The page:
Heatwaves come and go, but that doesn’t mean your plants also have to. As temperatures soar beyond 90°F, most plants start to suffer. Out of their comfort zone of 55-85°F, the typical signs of weather damage begin to show.
Generally, heat stress presents itself primarily as wilting, showing that water loss has taken place as leaves turn crunchy brown before dying. But your plant will cry for help in more ways than one.
Signs your plants need a break from the heat
- Leaf rolling and cupping.
- Dry leaf edges.
- Blossom and fruit drop.
- Blossom end rot.
- Exposed roots or spilling out of drainage holes.
As temperatures soar, many plants will even shed some of their foliage in an attempt to conserve water.
Will I have to protect my plant from heatwaves?
Well, it all depends on the plant, really. Succulents hold moisture in their fleshy leaves, while most plants do not share this luxury.
But, not to worry! You can do plenty before and during the heatwave to make sure your indoor plants survive the heat. Here are 5 of the most essential summer plant care tips to get you started. Contained or planted, the anti-heat wave strategy is much the same.
How You Can Protect Your Plants During A Heatwave
Deep watering treatment
Keeping plants alive in the blistering summer heat requires a lot of H20. But, since this isn’t just any sun, we’ll have to go deeper – soil deep. Watering as per usual just won’t cut it. Deep watering the base of your plant for a long time is the best way to revive and protect plants. If moisture only penetrates the top layer of the soil, that’s where to roots will stay. What you want is to coax their roots deeper into the ground/soil – especially just before a heatwave.
Primarily considered a preventative measure, it’s recommended that you deep water your plants every one or two weeks. The frequency depends on your soil, but long enough to saturate the ground a good foot in depth.
But don’t be too heavy-handed. Overwatering can be just as damaging to plants as underwatering. If a pot feels heavy or the soil feels damp an inch or two under the ground, your plant has likely had its fill.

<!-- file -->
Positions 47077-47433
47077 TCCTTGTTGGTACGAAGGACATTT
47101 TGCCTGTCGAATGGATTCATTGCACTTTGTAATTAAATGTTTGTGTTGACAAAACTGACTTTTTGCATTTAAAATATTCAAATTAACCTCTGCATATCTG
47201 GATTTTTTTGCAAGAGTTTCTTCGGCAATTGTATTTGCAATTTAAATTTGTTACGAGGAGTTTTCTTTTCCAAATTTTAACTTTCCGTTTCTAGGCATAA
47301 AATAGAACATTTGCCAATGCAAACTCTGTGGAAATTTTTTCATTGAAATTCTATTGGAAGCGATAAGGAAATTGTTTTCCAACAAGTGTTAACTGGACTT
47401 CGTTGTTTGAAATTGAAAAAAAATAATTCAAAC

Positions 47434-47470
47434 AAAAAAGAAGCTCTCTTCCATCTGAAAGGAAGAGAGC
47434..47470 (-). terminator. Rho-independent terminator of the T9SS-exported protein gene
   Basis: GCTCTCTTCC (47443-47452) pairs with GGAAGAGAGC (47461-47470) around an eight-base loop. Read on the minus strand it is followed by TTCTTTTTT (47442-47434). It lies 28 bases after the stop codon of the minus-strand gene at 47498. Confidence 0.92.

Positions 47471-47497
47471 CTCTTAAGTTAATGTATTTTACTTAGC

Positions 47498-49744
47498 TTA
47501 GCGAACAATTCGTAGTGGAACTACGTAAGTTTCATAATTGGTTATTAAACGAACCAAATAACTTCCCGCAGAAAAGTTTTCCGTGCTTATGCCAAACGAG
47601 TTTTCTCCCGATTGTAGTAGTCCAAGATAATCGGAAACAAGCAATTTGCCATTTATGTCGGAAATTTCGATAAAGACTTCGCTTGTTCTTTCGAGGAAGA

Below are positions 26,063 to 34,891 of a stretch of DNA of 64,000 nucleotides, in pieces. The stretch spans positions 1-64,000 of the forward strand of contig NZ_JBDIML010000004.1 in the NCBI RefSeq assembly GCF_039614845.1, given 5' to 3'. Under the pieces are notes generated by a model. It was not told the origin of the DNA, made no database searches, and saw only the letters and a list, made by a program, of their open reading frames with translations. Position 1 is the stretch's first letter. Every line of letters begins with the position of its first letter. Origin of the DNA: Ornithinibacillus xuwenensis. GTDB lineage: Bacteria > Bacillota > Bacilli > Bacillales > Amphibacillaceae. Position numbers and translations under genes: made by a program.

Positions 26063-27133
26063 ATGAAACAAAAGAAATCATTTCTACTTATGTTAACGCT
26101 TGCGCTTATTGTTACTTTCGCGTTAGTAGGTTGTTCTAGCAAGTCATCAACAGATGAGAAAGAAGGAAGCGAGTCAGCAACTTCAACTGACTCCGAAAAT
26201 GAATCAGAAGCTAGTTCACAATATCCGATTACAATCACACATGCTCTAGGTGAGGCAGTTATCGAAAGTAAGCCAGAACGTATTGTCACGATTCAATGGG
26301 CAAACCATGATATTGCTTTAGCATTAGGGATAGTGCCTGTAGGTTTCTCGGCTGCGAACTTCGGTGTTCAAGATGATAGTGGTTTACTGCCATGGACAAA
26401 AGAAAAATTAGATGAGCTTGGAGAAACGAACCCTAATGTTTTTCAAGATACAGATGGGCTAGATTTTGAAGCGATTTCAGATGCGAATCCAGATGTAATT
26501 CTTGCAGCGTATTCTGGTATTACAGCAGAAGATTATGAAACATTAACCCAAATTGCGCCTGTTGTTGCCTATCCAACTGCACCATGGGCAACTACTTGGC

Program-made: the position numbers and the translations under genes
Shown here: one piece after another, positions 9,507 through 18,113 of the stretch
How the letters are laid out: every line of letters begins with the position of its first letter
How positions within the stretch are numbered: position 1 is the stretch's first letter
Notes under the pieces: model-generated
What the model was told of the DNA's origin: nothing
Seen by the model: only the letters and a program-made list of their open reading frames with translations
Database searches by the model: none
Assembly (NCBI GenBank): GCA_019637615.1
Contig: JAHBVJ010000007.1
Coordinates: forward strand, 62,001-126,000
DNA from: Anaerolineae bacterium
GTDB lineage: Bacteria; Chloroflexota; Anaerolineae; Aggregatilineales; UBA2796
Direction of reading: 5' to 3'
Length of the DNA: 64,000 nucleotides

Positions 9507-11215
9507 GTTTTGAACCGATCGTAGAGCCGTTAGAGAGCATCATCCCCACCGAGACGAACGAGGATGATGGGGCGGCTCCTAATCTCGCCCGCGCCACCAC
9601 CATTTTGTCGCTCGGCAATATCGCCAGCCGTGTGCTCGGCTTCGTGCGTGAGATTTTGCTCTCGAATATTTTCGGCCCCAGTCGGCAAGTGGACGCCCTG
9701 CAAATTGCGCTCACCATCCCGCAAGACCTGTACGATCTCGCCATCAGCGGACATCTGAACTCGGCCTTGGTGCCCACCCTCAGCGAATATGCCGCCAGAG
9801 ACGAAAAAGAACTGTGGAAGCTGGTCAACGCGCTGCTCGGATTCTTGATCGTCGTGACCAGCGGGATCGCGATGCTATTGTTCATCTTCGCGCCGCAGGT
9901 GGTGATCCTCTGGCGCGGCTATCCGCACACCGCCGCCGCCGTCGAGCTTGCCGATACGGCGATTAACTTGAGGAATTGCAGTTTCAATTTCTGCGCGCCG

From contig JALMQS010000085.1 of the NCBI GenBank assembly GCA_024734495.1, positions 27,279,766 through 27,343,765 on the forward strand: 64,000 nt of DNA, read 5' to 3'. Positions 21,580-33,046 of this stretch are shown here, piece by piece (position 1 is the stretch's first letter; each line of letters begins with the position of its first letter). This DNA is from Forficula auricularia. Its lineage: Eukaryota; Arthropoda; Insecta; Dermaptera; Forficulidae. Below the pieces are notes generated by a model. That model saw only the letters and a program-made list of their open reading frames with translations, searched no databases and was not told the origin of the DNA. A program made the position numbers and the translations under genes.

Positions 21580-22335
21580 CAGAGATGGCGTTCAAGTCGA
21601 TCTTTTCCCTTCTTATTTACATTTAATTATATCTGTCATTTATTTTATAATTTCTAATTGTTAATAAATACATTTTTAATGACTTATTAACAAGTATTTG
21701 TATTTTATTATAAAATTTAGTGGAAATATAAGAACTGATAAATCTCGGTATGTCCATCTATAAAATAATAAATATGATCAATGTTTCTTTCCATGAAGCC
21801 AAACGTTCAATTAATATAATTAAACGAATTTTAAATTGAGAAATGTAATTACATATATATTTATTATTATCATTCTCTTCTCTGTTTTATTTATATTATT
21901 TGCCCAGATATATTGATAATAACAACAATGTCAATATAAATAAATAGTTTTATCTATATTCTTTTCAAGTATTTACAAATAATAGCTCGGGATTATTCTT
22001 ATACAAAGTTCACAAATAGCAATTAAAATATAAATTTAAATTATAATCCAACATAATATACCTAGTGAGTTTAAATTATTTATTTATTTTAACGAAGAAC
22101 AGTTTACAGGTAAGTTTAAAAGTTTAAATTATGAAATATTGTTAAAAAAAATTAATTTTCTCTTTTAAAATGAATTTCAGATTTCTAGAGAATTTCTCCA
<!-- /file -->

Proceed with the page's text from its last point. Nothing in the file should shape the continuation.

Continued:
Promote high humidity
The above said, some plants like moisture more than others. Many epiphytes and tropicals such as fittonia, calathea, and most ferns) should be frequently misted through periods of heat. Or fill a dish with water and place your plant within.
Don’t water in the sun
As tempting as may seem, don’t hose down your plants in the middle of the day. While they bask in the scorching midday rays, they might look like they’re parching, but the opposite is the case. Those tiny water droplets can quickly turn into mini magnifying glasses on the surface of the leaves that only serve to magnify the intensity of the sun’s rays.
Set up some shade
Shade is a sure-fire way of protecting your plants from a heatwave. However, this incredibly effective cooling tool only works if done right during a heatwave. By diminishing the heat and intensity of sunlight beating down on plants, soil stays cooler, holds moisture, and generally reduces the stress of excessive heat.
What to use as shade?
Umbrellas, airy cloth, old bedsheets, tea towels, and propped-up cardboard to give your greenery a rest from the scorching rays.
That said, you’ll want to ensure that air can circulate freely around the plants and that the material used isn’t too dark. But, if you use a dark color, be sure to keep it several inches away from any foliage. These materials tend to trap heat and can become searingly hot in only a matter of minutes, leading to burns on any plants touching them.
Say no to fertilizer
Many plants will be teetering on the edge of survival mode during a heatwave, meaning they’re focusing most of their energy on retaining moisture. As a result, their energy is shifted away from nutrient absorption. If you apply fertilizer during this time, it likely won’t benefit your plants, maybe even hindering their ability to hold on to their precious moisture cargo!
Don’t overlook the mulch
Did you know that plants are much more sensitive to changes in their root zone and soil than surrounding ambient air temperatures? As a result, a plant can often bounce back if its external parts are damaged. However, put its delicate and life-giving root system under duress, and the outcome is different.
Fortunately, plant owners and gardeners have one tool on their hands that can fight against this plight – mulch. Working as a buffer against temperature changes and promoting steady soil conditions, mulch keeps harmony in your plants.
To get the most out of mulch during a heatwave, apply about 2 inches of organic mulch material on the soil surface and around the base of plants (add an extra inch or two if using lighter mulch materials.) Organic mulch includes straw, small bark or wood chips, shredded leaves, pine needles, and aged compost (our favorite).
But if you have none of that on hand, damp newspaper or cardboard will do.
And last but not least, preventing your plants from succumbing to the elements is a 365 days of the year job. By ensuring your plants are well-nourished, watered, and kept in a suitable environment always, you prepare them for the worst. So, even if a few too many rays get through your shades cracks or if you miss a watering session, your plants will be able to weather the temporary drought, living to bloom another day.
A heatwave doesn’t have to spell stress or disaster for your beloved plants. Keep both your and your plants stress levels low by giving them a good drink, setting up shade, and getting your mulch game on. Your plants may slow down during a heatwave but they’ll bloom again if you just give them a little extra care – good luck!